Politics

Welch says he will no longer invest in individual stocks

Rep. Peter Welch speaks to Seven Days' Paul Heintz before Wednesday's impeachment hearings began on Capitol Hill. Photo by Kit Norton/VTDigger
Rep. Peter Welch speaks to Seven Days' Paul Heintz before impeachment hearings began on Capitol Hill in November. Photo by Kit Norton/VTDigger

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Rep. Peter Welch said Thursday that he would no longer be investing in individual stocks following a VTDigger report last month that he had profited from an investment in a Covid-19 testing firm.

In addition, Welch said he would support legislation barring members of Congress from investing in individual stocks.

In 2018, Welch opposed such a ban. Last month the congressman said he was “very open” to considering a prohibition and Thursday he said he supports it.

“I have made a decision that the clearest way to avoid even the appearance of a conflict is to simply stop making purchases” of individual stocks, he said. “Directly and indirectly through my adviser.” 

Welch told WCAX Wednesday that he would only be investing in mutual or exchange-traded funds. Neither Sen. Patrick Leahy nor Sen. Bernie Sanders reportedly invest in individual stocks.

VTDigger reported in March that Welch had purchased more than $7,500 worth of stock in Qiagen, a German company that produces Covid-19 tests, one of a small number of stocks that had seen its price rise amid the economic downturn caused by the coronavirus pandemic. 

Welch told VTDigger at the time that an investment adviser had made the decision without his consultation, and that he had never heard of the company.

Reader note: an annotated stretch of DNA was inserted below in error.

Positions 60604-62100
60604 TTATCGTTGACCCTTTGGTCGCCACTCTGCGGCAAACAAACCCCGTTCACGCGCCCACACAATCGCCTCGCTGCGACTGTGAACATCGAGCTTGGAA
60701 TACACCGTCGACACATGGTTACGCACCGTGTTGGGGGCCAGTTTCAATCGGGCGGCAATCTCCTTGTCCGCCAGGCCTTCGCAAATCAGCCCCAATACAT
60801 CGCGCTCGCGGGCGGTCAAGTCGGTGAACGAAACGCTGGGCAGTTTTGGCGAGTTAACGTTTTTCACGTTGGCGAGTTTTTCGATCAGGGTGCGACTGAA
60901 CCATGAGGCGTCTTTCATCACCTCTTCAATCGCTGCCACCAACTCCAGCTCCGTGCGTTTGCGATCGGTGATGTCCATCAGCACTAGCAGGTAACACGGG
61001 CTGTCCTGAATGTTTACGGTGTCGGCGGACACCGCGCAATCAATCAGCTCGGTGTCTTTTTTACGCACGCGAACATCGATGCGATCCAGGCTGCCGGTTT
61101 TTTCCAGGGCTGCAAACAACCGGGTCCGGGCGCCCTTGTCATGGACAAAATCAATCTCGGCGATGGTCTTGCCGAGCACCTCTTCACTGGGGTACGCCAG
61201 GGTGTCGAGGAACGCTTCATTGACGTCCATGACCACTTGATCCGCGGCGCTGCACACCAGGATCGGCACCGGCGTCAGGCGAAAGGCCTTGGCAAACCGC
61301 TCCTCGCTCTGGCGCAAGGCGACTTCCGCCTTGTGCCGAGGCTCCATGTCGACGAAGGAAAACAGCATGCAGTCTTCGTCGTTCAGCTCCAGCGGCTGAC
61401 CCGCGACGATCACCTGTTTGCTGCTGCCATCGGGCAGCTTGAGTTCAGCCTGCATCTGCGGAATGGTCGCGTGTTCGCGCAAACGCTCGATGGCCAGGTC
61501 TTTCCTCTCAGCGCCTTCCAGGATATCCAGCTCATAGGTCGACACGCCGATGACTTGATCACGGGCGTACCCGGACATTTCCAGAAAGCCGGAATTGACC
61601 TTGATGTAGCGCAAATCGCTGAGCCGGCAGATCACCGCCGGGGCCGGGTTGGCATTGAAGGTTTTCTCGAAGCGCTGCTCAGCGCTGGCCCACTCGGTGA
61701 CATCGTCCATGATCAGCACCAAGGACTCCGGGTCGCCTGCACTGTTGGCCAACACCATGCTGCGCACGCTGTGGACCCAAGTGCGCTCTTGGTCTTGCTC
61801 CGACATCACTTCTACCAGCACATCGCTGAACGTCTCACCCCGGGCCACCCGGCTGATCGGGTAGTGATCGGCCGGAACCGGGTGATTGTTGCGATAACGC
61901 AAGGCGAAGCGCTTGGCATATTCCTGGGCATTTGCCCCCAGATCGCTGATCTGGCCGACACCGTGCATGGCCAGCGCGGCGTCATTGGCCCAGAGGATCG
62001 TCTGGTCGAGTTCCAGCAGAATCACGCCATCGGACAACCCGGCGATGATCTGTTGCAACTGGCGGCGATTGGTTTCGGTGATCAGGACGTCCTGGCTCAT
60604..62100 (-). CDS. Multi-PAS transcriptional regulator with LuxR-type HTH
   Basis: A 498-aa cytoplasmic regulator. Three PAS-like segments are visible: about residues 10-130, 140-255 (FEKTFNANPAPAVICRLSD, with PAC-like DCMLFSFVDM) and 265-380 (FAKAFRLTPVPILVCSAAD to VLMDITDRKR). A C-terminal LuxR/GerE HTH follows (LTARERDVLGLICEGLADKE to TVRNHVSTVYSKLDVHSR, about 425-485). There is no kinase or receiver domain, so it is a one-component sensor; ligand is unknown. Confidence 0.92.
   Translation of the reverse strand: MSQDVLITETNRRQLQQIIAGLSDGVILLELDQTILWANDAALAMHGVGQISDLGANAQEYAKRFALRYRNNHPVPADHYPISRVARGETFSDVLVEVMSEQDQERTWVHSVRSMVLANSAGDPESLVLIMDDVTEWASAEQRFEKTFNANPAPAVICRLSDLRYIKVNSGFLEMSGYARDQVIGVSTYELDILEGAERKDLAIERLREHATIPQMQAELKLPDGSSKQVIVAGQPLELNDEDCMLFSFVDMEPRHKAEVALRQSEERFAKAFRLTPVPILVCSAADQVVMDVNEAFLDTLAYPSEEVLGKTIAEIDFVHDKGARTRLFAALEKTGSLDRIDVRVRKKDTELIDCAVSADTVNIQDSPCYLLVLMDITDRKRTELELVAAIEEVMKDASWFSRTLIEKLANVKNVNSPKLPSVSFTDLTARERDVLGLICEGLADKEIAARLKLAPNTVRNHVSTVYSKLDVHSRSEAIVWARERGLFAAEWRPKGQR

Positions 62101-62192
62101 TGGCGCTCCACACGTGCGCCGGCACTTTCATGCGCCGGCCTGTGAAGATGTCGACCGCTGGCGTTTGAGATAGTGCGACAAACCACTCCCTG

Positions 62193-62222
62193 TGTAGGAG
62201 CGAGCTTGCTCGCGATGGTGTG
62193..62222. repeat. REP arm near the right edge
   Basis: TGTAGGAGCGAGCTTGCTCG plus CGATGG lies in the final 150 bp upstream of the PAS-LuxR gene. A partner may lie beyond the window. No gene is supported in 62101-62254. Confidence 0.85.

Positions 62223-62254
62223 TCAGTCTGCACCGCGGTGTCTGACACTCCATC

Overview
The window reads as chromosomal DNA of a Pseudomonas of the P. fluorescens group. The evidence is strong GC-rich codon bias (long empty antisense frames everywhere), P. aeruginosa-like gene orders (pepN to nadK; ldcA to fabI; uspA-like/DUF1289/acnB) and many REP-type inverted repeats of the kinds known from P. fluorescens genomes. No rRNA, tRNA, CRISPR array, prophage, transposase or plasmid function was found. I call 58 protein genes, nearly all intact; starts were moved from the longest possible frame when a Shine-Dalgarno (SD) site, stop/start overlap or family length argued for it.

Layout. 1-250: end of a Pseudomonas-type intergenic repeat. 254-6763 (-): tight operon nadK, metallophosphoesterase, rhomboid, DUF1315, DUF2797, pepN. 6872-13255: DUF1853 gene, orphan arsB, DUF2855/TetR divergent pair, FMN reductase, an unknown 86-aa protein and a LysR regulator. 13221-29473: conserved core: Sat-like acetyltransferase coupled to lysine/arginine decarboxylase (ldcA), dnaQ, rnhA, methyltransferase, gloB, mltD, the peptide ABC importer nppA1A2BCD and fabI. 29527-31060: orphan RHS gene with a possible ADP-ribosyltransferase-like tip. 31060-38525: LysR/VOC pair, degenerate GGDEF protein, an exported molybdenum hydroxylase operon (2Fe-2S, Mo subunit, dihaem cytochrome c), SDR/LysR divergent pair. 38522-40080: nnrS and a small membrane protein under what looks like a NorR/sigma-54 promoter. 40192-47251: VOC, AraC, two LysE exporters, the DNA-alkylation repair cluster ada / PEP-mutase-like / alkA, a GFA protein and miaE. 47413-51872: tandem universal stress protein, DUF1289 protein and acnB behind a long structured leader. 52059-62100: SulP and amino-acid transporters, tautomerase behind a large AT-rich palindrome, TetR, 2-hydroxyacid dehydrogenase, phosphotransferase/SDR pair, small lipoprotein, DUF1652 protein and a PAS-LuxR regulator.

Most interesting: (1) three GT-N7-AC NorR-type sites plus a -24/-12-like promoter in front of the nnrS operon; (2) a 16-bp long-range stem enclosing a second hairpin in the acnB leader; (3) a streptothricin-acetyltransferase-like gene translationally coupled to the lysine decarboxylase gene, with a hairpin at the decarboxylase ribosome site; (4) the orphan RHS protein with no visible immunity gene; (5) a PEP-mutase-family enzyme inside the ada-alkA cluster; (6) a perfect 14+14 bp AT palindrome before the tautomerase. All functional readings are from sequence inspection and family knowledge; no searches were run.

Welch sold the stock after an inquiry from VTDigger and donated the proceeds from the March sale, $625, to the Committee on Temporary Shelter (COTS), a charity based in Burlington that helps the homeless. 

Welch said Thursday that the VTDigger story was “expressly misleading” because the stock purchase was made by his financial adviser and because the story stated Welch had made the purchase at about the same time he had been receiving congressional briefings on the virus.

“The adviser made the decisions without any consultations with me, so there’s no inside information,” Welch said.

Welch previously did not support banning congressional stock trading, telling VTDigger in 2018 that he believed the public disclosure of trades mandated by the 2012 Stock Act was sufficient.    

Welch said Thursday that he now supports legislation co-sponsored by New York Rep. Alexandria Ocasio-Cortez that bars members of Congress from trading individual stocks. He said the legislation would help members of Congress avoid the appearance of conflict. 

The issue received increased attention this spring when news broke that Georgia Sen. Kelly Loeffler and North Carolina Sen. Richard Burr had sold millions in stock holdings after briefings about the coronavirus. 

Other members of Congress and their aides made trades involving industries associated with coronavirus during the very early stages of the pandemic, Politico reported. 

VTDigger reported in 2018 that Welch had been heavily invested in the health care industry while pushing a law that some believed limited the availability of federal authorize to fight black market prescription drug sales. In 2012, the Wall Street Journal reported that Welch was invested in financial firms as Congress debated regulations on those firms. 

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Aidan Quigley

About Aidan

Aidan Quigley is VTDigger's Burlington and Chittenden County reporter. He most recently was a business intern at the Dallas Morning News and has also interned for Newsweek, Politico, the Christian Science Monitor and the Republican-American newspaper in Waterbury, Connecticut. He is a 2018 graduate of Ithaca College, where he served as the editor-in-chief of The Ithacan, the student newspaper. He is a native of Trumbull, Connecticut.

Email: [email protected]

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